Benchmarking for verticals (non-office facility types) — utilities

Verticals, organizations with a large quantity of specialized properties in their portfolio, can use benchmarking and benefit in a number of ways. Verticals are usually large organizations that have multiple facilities of similar types that can be benchmarked comparatively. They could have multiple data centers, retail centers, offices, hospitals and many more. Verticals exist in nearly all industries such as healthcare, financials, retail, manufacturing, etc.

In last month’s article, we introduced the concept of benchmarking verticals, and then provided a detailed example for Janitorial services. This month, we will look at benchmarking Utilities for the Manufacturing vertical.

The largest facility operating costs are almost always in the energy-utilities or maintenance areas. If either of these areas hasn’t been carefully benchmarked in the past year or so, it is also one with the highest potential for savings.

Utilities can be benchmarked on a cost basis: Utilities cost/Area or on the basis of energy intensity (KWH/Area or BTU/Area). In this example we will compare a vertical manufacturing organization on its cost performance. Comparing utility costs may give you the wrong perspective on your performance unless the comparisons are made with a relevant peer group. In this example we will use:

  • Manufacturing facilities
  • Large facilities: those greater than 600,000 SF
  • Facilities that operate continuously (24 hours per day x 7 days per week)

Figure 1 the energy costs using the above criteria for all large manufacturing buildings in one company’s portfolio:


Figure 1 — Utility Cost per Area 
Filters: Type of facility (Manufacturing, continuous operation, >600,000 GSF)

Buildings shown in Yellow belong to the client’s organization; other buildings represent others tracked in the benchmarking database.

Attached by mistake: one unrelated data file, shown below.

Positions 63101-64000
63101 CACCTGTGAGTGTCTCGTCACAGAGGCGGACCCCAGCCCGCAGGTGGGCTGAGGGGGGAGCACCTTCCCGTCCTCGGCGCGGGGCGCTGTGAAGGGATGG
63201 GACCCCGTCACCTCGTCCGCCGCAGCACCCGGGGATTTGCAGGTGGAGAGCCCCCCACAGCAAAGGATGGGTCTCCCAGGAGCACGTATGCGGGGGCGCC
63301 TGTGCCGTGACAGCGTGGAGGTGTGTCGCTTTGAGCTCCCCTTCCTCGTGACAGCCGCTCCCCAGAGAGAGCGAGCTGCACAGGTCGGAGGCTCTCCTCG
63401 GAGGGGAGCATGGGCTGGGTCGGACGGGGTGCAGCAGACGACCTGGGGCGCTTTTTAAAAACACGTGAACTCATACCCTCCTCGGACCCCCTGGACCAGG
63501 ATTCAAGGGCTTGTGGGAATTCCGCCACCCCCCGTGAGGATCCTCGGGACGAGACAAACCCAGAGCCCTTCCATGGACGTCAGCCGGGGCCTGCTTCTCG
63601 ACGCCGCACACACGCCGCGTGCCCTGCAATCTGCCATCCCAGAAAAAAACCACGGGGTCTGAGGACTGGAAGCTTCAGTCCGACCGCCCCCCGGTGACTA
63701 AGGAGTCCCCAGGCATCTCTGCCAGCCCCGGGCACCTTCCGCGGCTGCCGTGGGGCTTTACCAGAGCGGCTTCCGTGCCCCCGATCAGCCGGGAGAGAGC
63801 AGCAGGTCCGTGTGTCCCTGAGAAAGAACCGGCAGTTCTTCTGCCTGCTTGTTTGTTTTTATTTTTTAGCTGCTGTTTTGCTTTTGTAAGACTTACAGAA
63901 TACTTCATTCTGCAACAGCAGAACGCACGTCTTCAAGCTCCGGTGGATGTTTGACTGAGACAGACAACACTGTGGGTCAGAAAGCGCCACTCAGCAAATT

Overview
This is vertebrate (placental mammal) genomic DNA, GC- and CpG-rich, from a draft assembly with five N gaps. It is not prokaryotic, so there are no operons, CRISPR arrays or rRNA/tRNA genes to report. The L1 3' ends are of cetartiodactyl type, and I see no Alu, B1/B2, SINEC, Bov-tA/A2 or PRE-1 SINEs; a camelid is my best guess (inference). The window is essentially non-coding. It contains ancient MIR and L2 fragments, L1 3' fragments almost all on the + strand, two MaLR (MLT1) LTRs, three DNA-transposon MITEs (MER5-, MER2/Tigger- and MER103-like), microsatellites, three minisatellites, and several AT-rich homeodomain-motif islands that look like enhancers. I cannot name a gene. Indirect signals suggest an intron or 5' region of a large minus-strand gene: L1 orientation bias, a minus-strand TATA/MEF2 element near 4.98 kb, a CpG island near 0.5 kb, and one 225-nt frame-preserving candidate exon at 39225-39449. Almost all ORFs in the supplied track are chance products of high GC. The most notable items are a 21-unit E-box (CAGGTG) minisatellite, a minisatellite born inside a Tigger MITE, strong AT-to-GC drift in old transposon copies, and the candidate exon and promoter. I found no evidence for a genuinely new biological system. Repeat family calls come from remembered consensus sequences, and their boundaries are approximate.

Figure 1 allows you to see at a glance how your facilities compare with other manufacturing facilities. There are 315 buildings in this peer group with a median utility cost per square foot of $2.76 and a first quartile performance of $1.88 per square foot.

The yellow bars indicate the manufacturing facilities in the benchmarked vertical. Note that most of the facilities are in the first and second quartile, but there are eight facilities in the third quartile with one facility in the fourth quartile. By looking at and comparing similar types of facilities, you will be able to make intelligent “data driven” decisions that can improve the performance for all the benchmarked facilities.

To reach first quartile, or move the high-cost facilities into the second quartile you could begin looking at the best practices that the 1st implemented and hold focus meetings about which best practices have the highest return. Figure 2 shows some of the best practices that have been implemented by the first quartile group, and whether that practice has or has not been implemented by the Subject Building being studied. This is only a partial list (there are about 30 best practices overall).


Figure 2 — Maintenance Best Practices
Filters: Type of facility (Manufacturing, continuous operation, >600,000 GSF)

Using the results from this table, the facilities group can make proven recommendations for utilities services that would help achieve first quartile performance or move toward first quartile performance. Again, this is win-win for both the entire organization. The company will achieve cost savings from the utilities improvements and improved levels of service; the FM will improve the company’s profitability by more effectively utilizing its workforce, and there will be improved occupant satisfaction which benefits everyone.